There have been a flood of blog posts offering tributes to the beloved John Stott since his passing last week. Stott authored over 50 books, including eight New Testament commentaries. Many bloggers and Christian leaders have offered their favorite and most formative Stott book. But what is perhaps his most notable work is the classic, The Cross of Christ (Downers Grove, IL: InterVarsity Press, 1986). Some notable endorsements can be found here.
I blogged about Stott in April in celebration of his 90th birthday. I followed that post with a timely quote from The Cross of Christ pointing out that the substitutionary atonement of Christ was no metaphor. Today, Kevin DeYoung posted on that same issue and is well worth reading. He cites a quote from Stott that I add again here:
So substitution is not a “theory of the atonement.” Nor is it even an additional image to take its place as an option alongside the others. It is rather the essence of each image and the heart of the atonement itself. None of the four images could stand without it. I am not of course saying that it is necessary to understand, let alone articulate, a substitutionary atonement before one can be saved. Yet the responsibility of Christian teachers, preachers and other witnesses is to seek grace to expound it with clarity and conviction. For the better people understand the glory of the divine substitution, the easier it will be for them to trust in the Substitute (The Cross of Christ, p. 202–03 emphasis mine).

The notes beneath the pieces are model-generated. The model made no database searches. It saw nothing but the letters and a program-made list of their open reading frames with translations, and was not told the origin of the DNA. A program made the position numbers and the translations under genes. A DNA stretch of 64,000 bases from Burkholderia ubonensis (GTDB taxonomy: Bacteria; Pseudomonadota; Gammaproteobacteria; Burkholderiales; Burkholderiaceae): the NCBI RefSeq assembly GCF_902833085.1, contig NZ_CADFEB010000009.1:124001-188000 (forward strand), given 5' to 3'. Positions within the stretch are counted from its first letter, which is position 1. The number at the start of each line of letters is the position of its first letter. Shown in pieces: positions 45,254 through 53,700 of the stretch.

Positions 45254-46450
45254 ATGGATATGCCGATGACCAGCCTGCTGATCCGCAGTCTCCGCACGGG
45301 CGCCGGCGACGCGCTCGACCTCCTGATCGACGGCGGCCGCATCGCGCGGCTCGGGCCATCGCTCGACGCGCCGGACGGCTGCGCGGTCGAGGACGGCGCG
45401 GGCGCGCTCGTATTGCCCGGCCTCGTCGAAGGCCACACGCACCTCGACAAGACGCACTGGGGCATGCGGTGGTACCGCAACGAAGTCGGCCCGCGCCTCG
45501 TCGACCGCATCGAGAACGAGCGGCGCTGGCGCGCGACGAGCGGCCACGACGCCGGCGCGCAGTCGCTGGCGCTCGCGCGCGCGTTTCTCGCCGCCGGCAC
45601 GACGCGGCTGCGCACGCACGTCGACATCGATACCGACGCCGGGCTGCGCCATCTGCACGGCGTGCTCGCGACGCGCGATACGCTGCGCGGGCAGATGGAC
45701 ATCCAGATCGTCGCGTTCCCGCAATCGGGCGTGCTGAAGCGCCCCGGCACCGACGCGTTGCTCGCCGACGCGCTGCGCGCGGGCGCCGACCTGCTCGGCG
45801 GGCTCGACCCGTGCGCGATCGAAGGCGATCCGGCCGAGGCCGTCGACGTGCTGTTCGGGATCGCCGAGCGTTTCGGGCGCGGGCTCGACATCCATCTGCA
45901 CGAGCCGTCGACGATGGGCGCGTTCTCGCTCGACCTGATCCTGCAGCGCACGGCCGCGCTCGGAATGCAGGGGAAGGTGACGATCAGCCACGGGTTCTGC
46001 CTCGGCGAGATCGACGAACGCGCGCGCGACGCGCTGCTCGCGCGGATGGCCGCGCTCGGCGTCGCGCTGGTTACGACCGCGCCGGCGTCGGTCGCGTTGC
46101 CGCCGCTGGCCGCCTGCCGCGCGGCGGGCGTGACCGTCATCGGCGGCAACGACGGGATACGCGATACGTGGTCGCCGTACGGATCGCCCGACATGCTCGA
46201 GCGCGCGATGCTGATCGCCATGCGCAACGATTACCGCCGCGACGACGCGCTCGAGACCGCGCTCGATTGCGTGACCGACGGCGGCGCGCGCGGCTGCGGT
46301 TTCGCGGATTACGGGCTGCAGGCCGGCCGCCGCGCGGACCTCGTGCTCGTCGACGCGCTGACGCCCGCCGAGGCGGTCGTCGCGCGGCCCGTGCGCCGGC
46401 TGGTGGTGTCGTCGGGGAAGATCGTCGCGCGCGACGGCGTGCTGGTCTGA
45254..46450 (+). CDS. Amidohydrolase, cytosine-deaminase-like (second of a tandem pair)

Indeed, substitution is not a picture, image, or metaphor. Nor is it merely a theory. The sacrifice of Christ in our place and on our behalf is not something that the New Testament writers dreamed up after the fact to describe the event of the cross. It is not some creative communication technique devised to relevantly exchange information to their ancient world. Christ’s substitutionary death is the reality toward which all the Old Testament sacrificial system pointed. The long-promised Messiah, who was to suffer in place of the redeemed, was the subject matter of all the Scriptures (Luke 24:26–27). John the Baptizer clearly understood the purpose of Christ’s substitution long before his crucifixion when he, upon seeing Jesus coming to him at the Jordan River, proclaimed: “Behold, the Lamb of God, who takes away the sin of the world!” (John 1:29 ESV). There is no way any first century Jew could understand that statement as anything other than substitution. Thus the substitutionary atonement of Christ is not a metaphor, and it certainly is not a view or theory that should be easily discarded as irrelevant or impractical for today. As Stott said elsewhere,
“We strongly reject, therefore, every explanation of the death of Christ which does not have at its centre the principle of ‘satisfaction through substitution’, indeed divine self-satisfaction through divine self-substitution” (The Cross of Christ, p. 159).
The rest of DeYoung’s blog can be accessed here.